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Although this took place several years ago, it is an interesting aspect of labor relations. Read the attached Laboru2019s Comeback. In-sourcing Work at Northwest Airlines.docx transcript Please write a response with your reaction to the video.  Minimum of 250 words.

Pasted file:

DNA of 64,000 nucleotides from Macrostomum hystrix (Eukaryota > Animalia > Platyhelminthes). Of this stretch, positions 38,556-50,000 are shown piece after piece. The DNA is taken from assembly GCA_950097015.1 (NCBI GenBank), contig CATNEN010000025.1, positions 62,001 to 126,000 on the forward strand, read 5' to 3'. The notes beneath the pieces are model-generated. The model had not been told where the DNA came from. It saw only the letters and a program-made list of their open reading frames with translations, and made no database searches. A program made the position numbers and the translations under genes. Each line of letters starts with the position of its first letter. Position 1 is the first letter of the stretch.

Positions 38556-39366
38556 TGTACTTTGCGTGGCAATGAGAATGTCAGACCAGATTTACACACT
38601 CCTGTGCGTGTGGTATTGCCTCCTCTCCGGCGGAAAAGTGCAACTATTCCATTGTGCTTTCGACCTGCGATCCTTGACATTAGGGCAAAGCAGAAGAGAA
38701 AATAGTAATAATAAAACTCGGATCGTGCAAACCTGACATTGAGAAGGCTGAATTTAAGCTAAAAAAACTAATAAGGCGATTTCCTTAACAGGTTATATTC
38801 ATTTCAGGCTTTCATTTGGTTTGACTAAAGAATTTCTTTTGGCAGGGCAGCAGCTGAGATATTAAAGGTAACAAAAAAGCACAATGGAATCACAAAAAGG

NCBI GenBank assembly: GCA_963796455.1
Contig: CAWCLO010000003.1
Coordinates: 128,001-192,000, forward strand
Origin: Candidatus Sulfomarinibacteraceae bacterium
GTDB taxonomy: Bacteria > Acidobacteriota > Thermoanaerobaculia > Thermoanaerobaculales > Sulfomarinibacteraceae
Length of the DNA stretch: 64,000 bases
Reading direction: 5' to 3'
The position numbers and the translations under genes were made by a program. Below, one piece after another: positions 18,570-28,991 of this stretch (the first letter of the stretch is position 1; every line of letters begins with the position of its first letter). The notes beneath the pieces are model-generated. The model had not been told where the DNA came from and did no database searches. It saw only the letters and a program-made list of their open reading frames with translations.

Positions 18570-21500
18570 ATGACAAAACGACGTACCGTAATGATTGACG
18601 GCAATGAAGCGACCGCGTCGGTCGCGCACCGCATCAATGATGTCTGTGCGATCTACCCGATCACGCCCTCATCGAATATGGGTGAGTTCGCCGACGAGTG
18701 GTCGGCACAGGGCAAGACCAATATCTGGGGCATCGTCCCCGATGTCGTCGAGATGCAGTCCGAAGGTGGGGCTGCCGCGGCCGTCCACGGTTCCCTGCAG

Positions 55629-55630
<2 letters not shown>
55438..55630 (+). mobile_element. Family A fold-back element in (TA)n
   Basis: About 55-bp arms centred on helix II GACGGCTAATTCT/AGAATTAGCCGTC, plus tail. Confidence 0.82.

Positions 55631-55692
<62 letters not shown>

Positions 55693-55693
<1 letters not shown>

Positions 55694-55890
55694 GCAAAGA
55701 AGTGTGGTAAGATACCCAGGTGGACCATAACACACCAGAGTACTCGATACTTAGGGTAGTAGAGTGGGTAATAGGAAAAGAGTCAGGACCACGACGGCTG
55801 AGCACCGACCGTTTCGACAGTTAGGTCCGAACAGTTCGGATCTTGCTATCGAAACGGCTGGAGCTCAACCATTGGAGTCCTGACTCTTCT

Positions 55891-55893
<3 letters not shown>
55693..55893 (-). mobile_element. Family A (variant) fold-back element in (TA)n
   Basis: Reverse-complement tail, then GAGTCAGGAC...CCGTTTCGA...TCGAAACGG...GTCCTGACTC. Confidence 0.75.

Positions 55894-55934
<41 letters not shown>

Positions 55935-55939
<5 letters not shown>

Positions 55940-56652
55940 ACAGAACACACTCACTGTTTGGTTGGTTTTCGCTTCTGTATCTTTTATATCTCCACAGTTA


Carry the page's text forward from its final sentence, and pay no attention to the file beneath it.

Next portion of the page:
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Labor’s Comeback: In-sourcing Work at Northwest Airlines This program includes conversations with airline machinist Marv Sandrin, and Northwest Vice President, Richard Anderson. Sandrin is former president of District Lodge 143 of the Machinists’ Union. He was employed at Northwest Airlines before the ESOP (Employee Stock Ownership Plan) gave him and his union an ownership stake in the company. Under that ESOP, unions gave up $900 million in wage and work rule concessions, and the owners gave labor three seats on the corporate board and 30 percent ownership of the company. The deal made Northwest Airlines’ ESOP one of the biggest in the U.S. Sandrin has also participated in one of the most important experiments at Northwest: the creation of a union-management committee which gives workers a chance to bid on jobs that would otherwise be outsourced. Do you find the attitudes are changing in the union? Marv Sandrin is former president of District Lodge 143 of the Machinist Union. He is now representative of the Grand Lodge. Sandrin was employed at Northwest Airlines as a machinist before the ESOP gave him and his union an ownership stake in the company. Under that ESOP, unions gave up $900 million in wage and work rule concessions, and the owners gave labor three seats on the corporate board and 30% ownership of the company. The deal made Northwest Airlines one of the United States biggest ESOPs, employee stock ownership plans. Marv Sandrin has also participated in one of the most important experiments at Northwest, the creation of a union management farm out committee that gives workers a chance to bid on jobs that would otherwise be outsourced. Later, I'll talk with Northwest vice president Richard Anderson. First, my conversation with Marv Sandrin. This is impressive. They do this how often? It's ever so many hours, but the pylon lodge right now are the ones that the FAA came out and said they need to be beefed up, that the pilots actually need to be beefed up for the engines. Otherwise, the engines are falling off? Well, the structure becomes weakened and there's cracks. Not necessarily the engine would fall off, but the possibility would be there. They found that as the aircraft ages, because of the vibration and stuff, that's exactly what happens is you get cracks in the pylons, so they're beefing them up. The older aircraft is what we called a light wings, which means that they had less bracing in the wing itself to keep these engines on, so there's more beefing up to do. There's more structure work that needs to be done to get it to what the FAA requires. How did you find out, as a union leader, that management wanted to ship this work out to Singapore? We have to farm out committee here that is used for the company to give us information on how and when farm outs are going to happen. When we do find out, when the machinist union finds out, we then come back with an assessment of our own to see if we can do it as cost effective in-house as they think the vendors can do it. So that farm out committee is really important to you in terms of hanging onto work. The farm out committee's extremely important for that, to keep work in-house. Absolutely. So how does the farm out committee work? Have you been able to save jobs, keep them in-house? Not only have we been able to save jobs or to keep the people here that are already working, but we've added this year alone, close to 800 mechanics because of the work that was previously farmed out brought back in-house. Northwest is one of the few airlines that's doing this job here? Most of the other airlines are shipping it out to Asia? Far as I know, Northwest is the only one that's doing this. There maybe others, but I'm not aware of them. So Northwest is kind of blazing a trail, doing these pylons. What do you mean "blazing a trail?" Well, when you have a new project like this, as big as it is, you can look at our paper and everything looks great, but when you get right down to doing the actual work, problems are created. You need certain jigs to hold certain parts in place. Well, they're not made, so the mechanics on the floor have to make these jigs up. They design with engineering, and then they end up making the jigs to take care of the parts. So you're exploring how to do the work as well as doing the work. We are. We are exploring, yes. If you add this whole project up, what does it mean to the machinists, to the workers here? Well, it means a couple of things. It means that a project of this magnitude can be brought in-house after the company had the idea to farm it out. It can be brought back in-house and be done successfully. It means job security for our members because of, not only the additional mechanics hired, but it shows that we are successful in a project of this magnitude, we can be successful in other projects also. To our outsourcing, it can be brought back in. So it strengthens your argument to keep business work in the house on other projects. Yeah, it does. It does that. Now, if you add it up, just in dollars and cents terms, how many jobs, how many hours of work, how many millions of dollars of pay, what does this add up to? This pylon project, over a six year period, equates to 500,000 man hours of work, equates to an additional 100 mechanics, and approximately an $80 million payroll, as well as, as I said, the success that we can bring other insourcing back in. Was it tough to persuade management to do this in-house? I mean, how long did it take? Actually, it took about six months to convince the company. What we ended up having to do was find out from their records what it would cost for Singapore to do it. They were very open about that. They gave us, basically, carte blanche to see how Singapore was going to do it. We were then able to assess it and come up with some cost figures of our own, which the company agreed with. How'd do you find that management was going to farm out this work to Singapore? We have a farm out committee on this property that is comprised of senior vice presidents for the company and the president directing general chair and general chairs. In that farm out committee meeting, the company informed us they were forming this work out to Singapore Airlines. So that's farm out committee is really important to keeping this stuff in the shop here. That farm out committee is very crucial, and not only keeping this work in-house, but to find out what other outsourcing will be done so that we can give them a cost estimate to bring it back in-house. And this project is going to help build confidence between management and labor for other partners. As successful as this project is, and as big is it is, it will definitely help down the road. Do you find the attitudes are changing in the union among your members? I do. Yes, I do. I think the guys here believe that we should be working with the company to do exactly what we're doing here, bringing this in-house, bringing this work back in-house. Rather than, you know, you're on your side, I'm on my side, and we're going to fight until Hell freezes over because it's so competitive. It's de-regulated. I mean, it's de-regulated, so you have to. But you're talking-There's no other alternative. You're talking about a wholly changed the world, here. Maybe not wholly changed, but you're talking about big changes in people's attitudes, their ts. You're talking, right, a culture change, and our members have to be educated for-- those that don't believe that have to be educated. Those of us who've been out there working know what it's really like to work for $7 an hour, $8 an hour, and you break your back, and you come home tired. And then we go to school, and we get these types of positions. We know that we have to maintain this because it's a lifestyle, and it's a hell of a lot easier than digging a ditch. How do you find Northwest as a company, the management, to deal with? The top management, I've found have been open to suggestions. When the machinist union comes in there and said we think that your project, here, is going down the wrong tangent. We need to back up. They're willing to stand by us or take a step back and listen to us as long as we have the facts. And hey, it's their ballgame. We have to get into their ballpark, play by their rules, and show them that we can strike the batter out that's coming up. And they're listening to us. They are listening to us in that regard. How different is that today from, say, 10 years ago? Oh, lord, totally different. It's like day and night. 10 years ago, we were nothing more than people that worked for a company. All the management, 10 years ago, cared about were the shareholders and how much money that they were going to earn. They didn't care about the employees. They figured the employees were here to make a profit for the shareholders. Today, they believe Dasburg, Washburn, Anderson, the senior people, Dan Hurst, the senior people that I deal with-- they believe in dignity and respect in the workplace. Major, major difference over 10 years ago. How do you account for that change in management's attitude from hostility to dignity? I think there's two reasons for it. One, looking at past history, where you look at the Easterns and the Lorenzos, the New York Air, where you had all the hostility, they didn't survive. It's a different climate. These people also came from an environment, like Marriott, they came from a Continental, they came from an Eastern that saw that that type of philosophy did not work, and that Marriott philosophy did work. Treat people with dignity and respect, and you have a more harmonious work place. What's the toughest part of this new relationship for you, as a union leader, to persuade your own members as good? What's the toughest part to sell to your own membership? I think the hardest thing to explain to our membership is that we can get things accomplished without having to, as the quote goes, crawling in bed with the company, that we can earn our respect by giving them the facts and solutions to certain problem on the floor, that our membership is good enough to take care of, that they can handle it. So what you're saying, to a certain extent, is some union members missed the confrontation. Confrontation is what told them they were winning. Some of our members are accustomed to the culture that Northwest had 10 years ago because we had the 25 and the 30-year people. Keeping in mind, between 1970 and 1980 at Northwest Airlines, there were 17 months of strikes, and a lot of our people lost time. They lost pay, and they were not recalled at the end the strike. Some of them were not recalled for two and three years after. So that culture is still there. That hate that was built up, Ford Management, was still there today, and people were still working there. They don't forget that. How do you overcome that? Projects like this pylon project were able to show we could do it as cheap as the vendors outside, and that we could do better quality in work. Over a period of time, our people understand that that's exactly what we have to show to bring the work back in-house. The hate is lessened toward management. How important is it to the psychology of your members that they're now part owners of this operation? I believe most of them don't really see themselves as part owners. This was something that most of our membership believes was forced on them. But that does not detract from the fact that they watch that stock go up and down, and they want the stock to climb higher because it also makes more money for them. But I don't believe it's a big-- because there's not enough shares of stock per person there, so it's not a big issue. At least I don't believe it is. People want more, more ownership, or would they just as soon sell their stock when they get the option? Based on the past two chances that they had to sell the stock, they're keeping the stock. They believe it's going to go higher, and I believe-- well, I don't believe. They do believe it's going to go higher because they feel this is a good carrier to work for. They really feel this is a good company to work for. Well, that's pretty strong evidence. If you got two shots to sell your stock, and you didn't like the stock, you get the heck out. Yeah, we had less than 14% that sold their shares of stock. So 86% are hanging on. Right. I also talked about labor management relations and the farm out committee with both Marv Sandrin and a management counterpart, Richard Anderson, Northwest's senior vice president for technical operations. I want to ask you all, from your experience initially, Mr. Anderson, what is the nature of the relationship today between the management and the machinist's union here at Northwest Airlines? How would you characterize it? I would characterize the relationship between management and the IM as pragmatic, as realistic, and as based in common sense. And if you go back a bit in time at Northwest, to the '80s and the '70s and the '60s, the relationship was best characterized by acrimony. And in a customer service business, that didn't prove to be successful. In fact, it proved that an airline that was going to be a really successful airline wasn't going to be successful if management didn't have a good working relationship with the union and the employees that the union represented. So we embarked on changing that when this management group came into Northwest in 1989 and 1990, and it's now evolved to the point where I view the union leadership, all the way from the stewards to Marv Sandrin, Duane Worth, Bruce Retrum and the flight attendant's union, that they play a critical role in providing leadership in the company. And that we have to have a good working relationship if the airline's going to be successful. And so as a senior manager, my responsibility is to establish that relationship, it's got to be based on trust, it's got be based on respect, and most of all, it's got to be characterized by pragmatism because the union and its membership will only be successful and prosper if the company's successful and prospers. Why was it so important to you to set up a farm out committee? Well, there are several reasons for that. One of them was to get the information. We had not had access to information on parts being farm out, or even aircraft that were being farmed out. When our representatives went on a floor, the general chairs, they would be asked questions about this is being farm out or they were being told this is being farmed out, why are you allowing this to happen, and we had zero response. Prior to-Because you didn't know anything. Because we didn't know anything because prior to 1994, in this farm out meeting, we had access to no information whatsoever. We'd go to the management, and they'd basically blow us off. So we started this meeting, this session, once a month, farm out meeting, and we would then, as our GCs would walk through the floor, the members would ask what about this [INAUDIBLE] that was being sent out, this pump. Our people didn't know. They'd jot it down, we'd take it to the meeting, and we'd say, all right, why are you guys farming this pump out? So what are you talking about? Losing jobs to outside contractors? Well, we had two things that we were concerned about on the farm outs. One, we thought we could do them in-house, and in most cases, we had been doing some of this stuff in-house. Two, our people were watching the quality of the work that was being done out there, and they were concerned because they are now part owners. 1993, we gave up 11.7% in return for stock and the guarantee of dollar for dollar investment back., so they were concerned that these vendors were basically ripping us off because we are now part owners. They watched the quality of it. They thought the quality of the work wasn't what it should be. They would see these pumps go on these airplanes, and within a matter of a week or two weeks or three weeks, the pump would fail. They would come back in-house, we'd do a check, and in some cases, and I don't know what percentage it was, maybe a very low percent, but it was too high for our membership. And their jobs were at stake. And we had the other thing was job security, correct. Job security was, and still is today, a major issue in this industry, a major issue for the members that we represent here on Northwest Airlines. But more than that, the farm out committee was necessary so, one, we could either disprove the company's recommendation of sending out this pump as an example. Or some work. Or some work. Or they were legitimate in sending it out, and we could go back to our membership with the information at hand. Some executives in American companies believe that this is their most crucial power, deciding whether work'll be done inside the company or out. You were willing to share that power. I hadn't really ever thought of it in that way, as being a great powerful prerogative. I was sort of, once again, more pragmatic about it. Just the ability to make the call that I'm going to outsource an engine or air frame without taking into consideration what all of our options were, to me, seems like you're limiting your ability to make decisions as a manager. I've got a number of examples. We've had a number of examples of the farm out committee. Give them to me. Well, the classic, the main one, I think, the one that we really made the first headway on were airplane checks. We were farming out DC-9 checks in Atlanta, and let me not get too technical. A DC-9, in most air frames, about every 18 months, have to come to the hangar and have about 5,000 hours worth of work done on them. It's like a major tune-up. And we were spending more time doing those then what we thought we should spend. In other words, it was taking 18 days airplane out of service instead of 15 days out of service, and depending upon the type of check, heavy checks were taking 30 days out of service when they should have been about 18 days out of service. Well, I suppose as a manager, you could just say, well, I'm going to go outsource all that. So you were looking at somebody outside because somebody outside can do it faster. Well, first of all, we found out that wasn't always true because the kind of work we're talking about isn't stamping widgets. It's very technical work. It's very, very complicated, takes a lot of training and a lot of experience to be able to do an overall on a jet airplane. But that question aside, why wouldn't we go talk to the employees who probably have more experience? And when I say talk to the employees, go talk to Marv because Marv worked for 10 years down in these hangars overhauling DC-9s. Instead of seeing the union as, in traditional union management terms, as an adversary, why not go to somebody like Marv and say, Marv, we have a problem in Atlanta, and the problem is it's taking 28 days to do an h-check on a DC-9 that ought to take 18. Now, we've got a couple choices here. I can go outsource it, and your members are going to be angry, and your union's going to lose jobs, or we can sit down and see if there's a way for us to figure out how to solve some problems in Atlanta, which is where our DC-9 check facility is, and turn the checks out on time. And that resulted in our agreeing to something that was probably more controversial for him than me, which was 10 hour days. And the old union mantra always was eight hours of work for eight hours of pay. You work five days a week, eight hours a day. Well, Marv and I signed a letter that created four 10-hour days because one of the problems we had was getting the right manpower loaded on the airplanes to work the task sufficiently. So Marv put together-- we started in the farm out committee because he brought it to the farm out committing, and Marv said, look, you guys got to quit farming out DC-9 checks. And I said, Marv, I've got to farm out DC-9 checks. We aren't turning airplanes fast enough, so our factory, where we check four airplanes at a time, our factory can't keep up with the demand because we're taking too long to get the job done on each airplane. And I candidly think it's his responsibility to help solve that problem, and I think it's the responsibility of every mechanic on the floor, because if they're worried about job security, the only real job security comes from a prosperous company. And the only we're going to be prosperous if we had our deadlines. Hence, we put together some teams, and we came up with a whole bunch of recommendations to improve the check process in Atlanta. OK, how do you feel about that? How do You feel about management saying to labor, whether we're talking engine pylons or refurbishing DC-9s, you've got a responsibility to make it work? My feeling is that if you have a problem out there in the workplace, and of course, you have to have management with the attitude that the people on the floor know what they're doing, and it is our job. It is our job to, as I like to say, work smarter not harder and be as productive with the minimal amount of work that's necessary. Now, that entails making decisions and going along with these checks like in Atlanta. One of the things that our people found out was we have check cards, so the mechanics go get these cards, and they do all the work on these check cards. Well, we were finding out there were two, three, and sometimes even four cards doing the same job. And our guys kept coming and saying, we could cut a lot of work because Marv has to do the work, Tom has to do the work, and Dick has to do the work, and if you have a panel that's got 60 or 70 screws, you just don't get that job accomplished in five minutes. So you're wasting all those hours of work for nothing because the first person already did it, but yet it's on these other cards. So they went through, and-So what were you able to offer the company on that issue, the DC-9s? We were able to take a 32-day check and bring it down to 18 days, and it consisted of, we had three mechanics that the company allowed off the clock. When I say off the clock, they were doing company work. They were sitting with management, deciding how to solve these problems. They traveled to United. They traveled to American. They saw how other checks were done, and they came back with this list of recommendations. But the inception of this committee was from the farm out committee. We put it together, the farm out committee. Our people on the floor got together, decided what needed to be done alongside management, made the decisions, which is something that is new and unusual. Usually, we have ideas as a union, and management decides as to whether or not they want to implement them. Not in this case. In this case, it was management and labor making the decisions together. So what's the criteria that determines whether or not you keep it in or ship it out? Well, first of all, understand that the ultimate power really does still rest with us, in the sense that, within confines of fairness, reasonableness, and not undermining the collective bargaining agreement, we can make decisions about outsourcing. But that's not a power you abuse. In the end, the decision is is it something that's a core competency. And I know that's sort of a buzzword you hear these days, and I don't like buzzwords, but let me tell you what I think core competency means. Is it something we do well? And is it something we can do well? And will it fit in with our system, in the sense that we have the hangar capacity and the tooling and the ability to do it and the in-house expertise to do it? And second, what are the economics of insourcing versus outsourcing? And I see it as those being the two prongs to make the farm out decision, and then as we're going down that path, it's an open kimono approach with Marv. Open kimono means? Open kimono means whatever information I have about this farm out decision, Marv, is yours. I'll share a contract with you, I'll share the labor rates, I'll share what the outside people are telling us. Whatever you want, we'll provide to you. It's unusual. It's very unusual, Rick. And keeping in mind that what other alternative to do we have? I don't know of a contract, at least in the transportation industry, and I've been in this business for 17 years being a representative, that can't stop any type of outsourcing. The contracts are pretty vague when it comes to outsourcing because a company won't allow that language to be in there. They need it to survive. They need it that if an aircraft need to check, they need to be able to take the check and put it out. The company, Northwest, has been very open about giving us any information, financial information, who the vendors are out there so we can double check. And how important is that to you? Extremely important. It builds up a trust between the union and the company, because the first few times, you do check these things out. And that doesn't mean that you don't do spot checks throughout to make sure, but when they say a is a, and you go out and check it, sure as shooting that is a, you start after, a period of time, building up the trust. And besides that, once the company gets caught lying, the trust-- or the union, for that matter, either one. The trust is gone, and you'll never have it again. It's kind of like a marriage. Wait, keep going. It's kind of like a marriage? It's kind of like a marriage. You get caught with your finger in a cookie jar over at the neighbor's, talking to the neighbor's wife more often you should, there isn't any trust from that point on. From your perspective, how do you think this trust has built up that Northwest between labor and management? Trust is built over a period of time, and the period of time that I had dealt with Richard and that I had dealt with Don Washburn and Jeff McClellan, all the principal people in the pylon program, the trust had been built to where we could come up with solutions. We would sign a letter, and everybody on that letter did not just live up to the letter or to the agreement, they lived up to the intent of the agreement. And that is much more important than just saying, well, I signed an agreement, lived up to the agreement because in a agreement, you cannot write everything down, everything that could possibly happen. These three people, including myself, lived up to it over a period of time. That's how you build the trust up. That's why the trust was there when we went into this pylon mode. How long did the negotiations on the pylon issue take? The pylons, we started around the first part of the summer, and it was until around January. About the middle of '95 through the first part of '96, so about six months. There was dialogue and conversation going on for a period of six months. Complicated issue. Extremely complicated. The pylons are not simple. They are extremely complicated. There were things we needed to do, such as changing some work rules, to bring the cost down. There were some things the company was not aware of, where we could show them how to bring the cost down. So over the period of six months, we came up with out final solution. Do your members object to your go along with changing the work rules to get along with management? The union does not take the relaxing of work rules in a workplace lightly, but we must also keep in mind, in this particular arena, these work rules were negotiated and agreed to almost to the letter in a regulated industry. We now have a non-regulated industry, and even though this is 20 years later, because in 1978, '79 is when the deregulation act went into effect, even 20 years later, we've only had two contracts because of the length of the contract, because of the carriers having economic goals, two contracts where we have never been able to discuss work rule changes. And this area right now, because we are in contract negotiations, happens to be one that we are changing some work rules. Look back to '93, as you're coming and taking over even before that. Have you seen the attitudes of your union members change on this whole collaborational approach with management? Not just the leadership, but the rank and file. I've seen the rank and file make changes, but I don't see the change as greatly as I would have liked to have seen it. A lot of it has to do because of culture. The trust is not there with the lower management. By the same token, I have not seen lower management being as readily agreeable to the changes that higher management is also requiring. So it's a combination of having it on both arenas, or both areas, that the trust is not there towards the other. So what you're saying is the leadership on both sides is further along than the middle and the rank and file. The theory and the philosophy on the leadership on both sides is definitely way ahead over the rank and file, and the lower management. It is.